Ragon, who was involved with pro-union organizing throughout the Dandelion workers’ unionization campaign, said that workers who opposed unionizing had told Ragon that they were concerned about paying dues, and that being represented by a union would deter investors from supporting Dandelion. That concern was one frequently mentioned by management in the months leading to the election, as they encouraged workers to vote against unionization in weekly internal meetings, according to ILWU Local 6 organizers.
Ragon said that dues would likely be equivalent to 2.5 hours of pay per month.
“We won’t negotiate ourselves out of money,” said Ragon.
Christine Keating, who had worked for Dandelion for seven years and voted in favor of unionizing in April before being laid off June as part of a controversial dismissals of pro-union workers on the Dandelion workers’ organizing committee, added that pro-union workers wanted to have compensation tied to seniority, and have standardized schedules for raises tied to tenure and performance reviews included in their contracts, and to increase staffing during internal meetings earlier this year.
“We’ve always viewed understaffed teams as a safety issue, so we wanted it to be given that priority. If teams are understaffed, people on those teams are at higher risk of injury and burnout,” Keating said.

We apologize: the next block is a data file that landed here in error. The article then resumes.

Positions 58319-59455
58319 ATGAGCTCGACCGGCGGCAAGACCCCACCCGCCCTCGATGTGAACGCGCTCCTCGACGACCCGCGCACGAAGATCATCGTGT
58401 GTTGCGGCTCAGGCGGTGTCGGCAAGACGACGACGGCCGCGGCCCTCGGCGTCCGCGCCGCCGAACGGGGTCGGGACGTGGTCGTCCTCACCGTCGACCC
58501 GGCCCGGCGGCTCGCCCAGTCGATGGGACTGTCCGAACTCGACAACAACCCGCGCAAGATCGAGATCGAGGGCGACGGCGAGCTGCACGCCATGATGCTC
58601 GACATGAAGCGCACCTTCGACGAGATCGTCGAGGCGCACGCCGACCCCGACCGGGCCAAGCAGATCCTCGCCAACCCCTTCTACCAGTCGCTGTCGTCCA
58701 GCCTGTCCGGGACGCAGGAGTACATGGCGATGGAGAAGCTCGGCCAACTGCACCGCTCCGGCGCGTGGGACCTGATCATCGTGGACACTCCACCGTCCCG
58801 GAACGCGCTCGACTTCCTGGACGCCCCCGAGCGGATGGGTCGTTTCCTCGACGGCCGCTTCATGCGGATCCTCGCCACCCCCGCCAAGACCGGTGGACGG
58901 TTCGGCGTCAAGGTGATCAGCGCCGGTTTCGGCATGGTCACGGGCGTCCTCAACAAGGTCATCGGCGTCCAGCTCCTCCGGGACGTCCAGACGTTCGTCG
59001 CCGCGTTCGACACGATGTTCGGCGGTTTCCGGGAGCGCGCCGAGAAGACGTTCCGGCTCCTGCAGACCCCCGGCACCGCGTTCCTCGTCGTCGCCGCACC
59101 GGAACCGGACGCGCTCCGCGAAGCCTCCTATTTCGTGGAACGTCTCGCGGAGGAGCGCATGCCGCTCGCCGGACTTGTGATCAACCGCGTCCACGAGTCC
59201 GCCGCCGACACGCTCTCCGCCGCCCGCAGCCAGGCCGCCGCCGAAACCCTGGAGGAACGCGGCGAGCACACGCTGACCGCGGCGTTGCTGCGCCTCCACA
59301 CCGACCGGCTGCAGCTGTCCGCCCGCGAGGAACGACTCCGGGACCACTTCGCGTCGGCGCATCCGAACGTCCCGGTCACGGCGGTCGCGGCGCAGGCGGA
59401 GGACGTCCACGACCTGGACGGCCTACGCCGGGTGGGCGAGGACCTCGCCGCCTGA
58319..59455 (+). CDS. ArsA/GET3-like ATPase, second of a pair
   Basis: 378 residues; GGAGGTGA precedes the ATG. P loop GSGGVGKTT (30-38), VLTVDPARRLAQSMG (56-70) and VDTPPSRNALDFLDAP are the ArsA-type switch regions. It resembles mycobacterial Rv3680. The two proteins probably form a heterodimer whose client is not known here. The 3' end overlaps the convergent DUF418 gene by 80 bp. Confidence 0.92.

It’s unclear when exactly contract negotiations will begin at this time, but it’s clear that the road ahead for negotiating the first worker contracts will be difficult for the union, Keating said.
Keating, who was involved with pro-union organizing during her employment as well as several months following her dismissal from Dandelion Chocolate, said in a phone interview that negotiations for the first contracts are the longest, as there are no initial agreed-upon terms in writing already in order to build upon—demands of workers, both for and against unionizing, must be solicited, and then negotiated by the union and Dandelion Chocolate management. According to Keating, half of new unions do not have new contracts within the first year of unionizing and 30 percent dom’t have them within the first three years due to the lengthy initial bargaining process.